Role of Islam and the new constitution

Three years since the overthrow of Ben Ali, Tunisia remains without a constitution. Progress on the constitution, intermittent at the best of times, came to a complete halt following the assassination of opposition politician Mohamed Brahmi in July 2013.

Sixty members of the National Constituent Assembly (NCA) withdrew and refused to participate in further meetings. The balance of powers in government rather than the role of Islam has been the major sticking point.

“Tunisia is a free, independent and sovereign state, its religion is Islam, its language is Arabic and it is a republic, “We are not going to use the law to impose religion,” Ennahda’s leader Rachid Ghannouchi told journalists after the Islamic party’s constituent committee voted to maintain the constitutional article by 52 votes to 12. The article, he added, “is the object of consensus among all sectors of society; preserving Tunisia’s Arab-Muslim identity while also guaranteeing the principles of a democratic and secular state.”

Tunisia’s economy and infrastructure continue to suffer, as much-needed reforms are impossible without a constitutional framework and Islam will continue to remain as the nation’s religion rather than play a role in the political order.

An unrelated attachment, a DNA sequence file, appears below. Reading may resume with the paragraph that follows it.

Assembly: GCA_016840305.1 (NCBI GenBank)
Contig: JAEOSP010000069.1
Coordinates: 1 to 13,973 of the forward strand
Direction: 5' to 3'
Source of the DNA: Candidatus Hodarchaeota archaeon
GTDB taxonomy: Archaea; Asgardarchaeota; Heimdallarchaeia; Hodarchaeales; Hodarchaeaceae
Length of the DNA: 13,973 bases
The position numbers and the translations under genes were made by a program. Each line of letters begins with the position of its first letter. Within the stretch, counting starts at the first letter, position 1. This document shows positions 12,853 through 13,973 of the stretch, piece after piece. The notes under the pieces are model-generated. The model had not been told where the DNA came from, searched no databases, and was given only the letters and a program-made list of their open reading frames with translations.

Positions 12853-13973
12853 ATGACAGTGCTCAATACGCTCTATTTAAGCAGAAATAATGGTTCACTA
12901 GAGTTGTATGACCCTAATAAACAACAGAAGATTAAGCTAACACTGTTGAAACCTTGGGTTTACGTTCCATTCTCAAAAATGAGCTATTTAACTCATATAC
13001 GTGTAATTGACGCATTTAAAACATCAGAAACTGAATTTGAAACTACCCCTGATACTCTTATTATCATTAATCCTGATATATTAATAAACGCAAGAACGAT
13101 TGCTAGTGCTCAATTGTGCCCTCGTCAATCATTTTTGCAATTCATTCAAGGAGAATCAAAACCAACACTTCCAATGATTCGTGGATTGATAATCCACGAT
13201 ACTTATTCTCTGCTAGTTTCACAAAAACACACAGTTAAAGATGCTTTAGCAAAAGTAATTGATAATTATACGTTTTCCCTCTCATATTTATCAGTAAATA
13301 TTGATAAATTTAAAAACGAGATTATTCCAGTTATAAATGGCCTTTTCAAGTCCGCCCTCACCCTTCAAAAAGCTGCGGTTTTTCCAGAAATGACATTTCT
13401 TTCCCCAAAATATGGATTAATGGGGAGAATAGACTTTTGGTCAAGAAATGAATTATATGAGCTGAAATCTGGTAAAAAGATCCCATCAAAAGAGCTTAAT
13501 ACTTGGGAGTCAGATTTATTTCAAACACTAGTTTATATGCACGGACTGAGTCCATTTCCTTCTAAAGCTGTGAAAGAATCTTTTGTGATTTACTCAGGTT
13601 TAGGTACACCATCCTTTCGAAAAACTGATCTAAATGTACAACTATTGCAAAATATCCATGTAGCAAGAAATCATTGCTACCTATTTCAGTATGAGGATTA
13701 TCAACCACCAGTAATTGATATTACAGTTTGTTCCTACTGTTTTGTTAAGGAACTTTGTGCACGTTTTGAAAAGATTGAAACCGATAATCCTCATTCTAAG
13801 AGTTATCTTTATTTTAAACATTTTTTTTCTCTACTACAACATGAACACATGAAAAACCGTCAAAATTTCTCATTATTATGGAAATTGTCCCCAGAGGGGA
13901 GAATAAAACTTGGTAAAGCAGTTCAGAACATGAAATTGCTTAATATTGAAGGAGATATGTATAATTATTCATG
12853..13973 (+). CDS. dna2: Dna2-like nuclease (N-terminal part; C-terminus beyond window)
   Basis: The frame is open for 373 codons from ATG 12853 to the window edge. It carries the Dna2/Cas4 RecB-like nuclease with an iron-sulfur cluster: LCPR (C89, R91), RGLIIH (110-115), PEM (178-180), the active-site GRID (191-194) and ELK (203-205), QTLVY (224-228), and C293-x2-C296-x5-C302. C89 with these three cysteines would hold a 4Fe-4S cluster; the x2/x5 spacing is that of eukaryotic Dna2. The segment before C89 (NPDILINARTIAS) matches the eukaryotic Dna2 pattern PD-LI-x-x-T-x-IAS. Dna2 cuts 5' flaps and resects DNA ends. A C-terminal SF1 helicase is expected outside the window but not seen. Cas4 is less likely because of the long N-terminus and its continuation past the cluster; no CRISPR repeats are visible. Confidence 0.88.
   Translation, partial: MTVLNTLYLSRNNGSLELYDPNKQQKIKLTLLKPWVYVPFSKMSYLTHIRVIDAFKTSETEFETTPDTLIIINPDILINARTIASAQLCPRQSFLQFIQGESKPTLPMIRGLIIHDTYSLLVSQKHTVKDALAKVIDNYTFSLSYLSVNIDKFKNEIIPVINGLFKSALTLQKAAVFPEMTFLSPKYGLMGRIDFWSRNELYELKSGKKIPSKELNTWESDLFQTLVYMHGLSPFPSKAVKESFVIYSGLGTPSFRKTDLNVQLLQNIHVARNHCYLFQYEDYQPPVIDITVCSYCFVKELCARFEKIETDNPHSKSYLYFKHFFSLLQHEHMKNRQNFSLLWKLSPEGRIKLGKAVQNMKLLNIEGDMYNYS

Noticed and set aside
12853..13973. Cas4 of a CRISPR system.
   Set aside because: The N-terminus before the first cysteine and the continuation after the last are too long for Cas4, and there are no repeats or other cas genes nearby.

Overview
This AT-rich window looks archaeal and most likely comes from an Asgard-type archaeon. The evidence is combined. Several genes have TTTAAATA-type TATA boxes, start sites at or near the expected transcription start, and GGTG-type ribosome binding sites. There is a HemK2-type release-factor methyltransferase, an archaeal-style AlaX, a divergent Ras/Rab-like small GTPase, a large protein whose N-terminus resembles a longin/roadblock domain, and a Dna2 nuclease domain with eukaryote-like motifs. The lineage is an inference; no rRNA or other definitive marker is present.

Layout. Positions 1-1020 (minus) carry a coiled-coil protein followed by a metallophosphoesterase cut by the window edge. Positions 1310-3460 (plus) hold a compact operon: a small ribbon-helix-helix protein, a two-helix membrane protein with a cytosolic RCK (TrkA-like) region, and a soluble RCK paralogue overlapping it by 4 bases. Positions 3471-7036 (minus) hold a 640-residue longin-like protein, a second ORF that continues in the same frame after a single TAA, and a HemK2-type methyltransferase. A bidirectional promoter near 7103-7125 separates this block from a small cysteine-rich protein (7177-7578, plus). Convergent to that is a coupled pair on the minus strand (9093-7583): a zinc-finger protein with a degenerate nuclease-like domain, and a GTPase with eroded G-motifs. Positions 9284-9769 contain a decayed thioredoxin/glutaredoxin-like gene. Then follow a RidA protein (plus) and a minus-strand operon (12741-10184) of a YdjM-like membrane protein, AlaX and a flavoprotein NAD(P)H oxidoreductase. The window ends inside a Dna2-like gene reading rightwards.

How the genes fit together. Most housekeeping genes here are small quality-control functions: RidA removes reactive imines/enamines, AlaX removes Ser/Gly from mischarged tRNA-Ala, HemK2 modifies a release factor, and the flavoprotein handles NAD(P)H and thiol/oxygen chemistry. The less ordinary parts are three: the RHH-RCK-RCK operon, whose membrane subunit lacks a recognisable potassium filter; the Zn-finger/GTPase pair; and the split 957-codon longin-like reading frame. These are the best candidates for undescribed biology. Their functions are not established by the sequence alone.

Abandonment of Islam

Ennahda’s abandonment of Islam undermined its Islamic credentials amongst the Tunisian masses, but its incompetency has only made matters worse in the country. Ennahda has struggled to rule in any meaningful manner, and its strategy of appeasement in the hope of maintaining some semblance of credibility has failed to shield this fact.  

Ennahda’s Prime Minister Hamadi Jebali resigned in February 2013 in response to the political fallout from the assassination of Chokri Belaid. He refused to continue serving as prime minister even after Ennahda tried to nominate him for the post.

Jebali proposed a plan that had support from the opposition: the appointment of a technocratic cabinet to guide the Tunisian government forward until the constitution could be written and elections held.

Jebali’s own party and the opposition both rejected the proposal. 56 of the 89 members of the Ennahda party in the Constituent Assembly voted against Jebali’s proposal for a technocratic government. Ennahda’s internal discord is one of the primary factors contributing to the political deadlock.

On the third anniversary of the Arab Spring and in the birthplace of the uprising, Tunisia remains in gridlock and has failed to make progress in a Ben Ali-free world. The debates on Islam are used by the secular opposition to stall progress on all fronts even though the Islamic party in Tunisia has abandoned the implementation of Islam.

It is unfortunate that a country who was brutalised for decades by a dictator, took its destiny into its own hands to bring real change to the country only to now be held hostage by a new group of opportunists looking to institutionalise their role in Tunisian politics.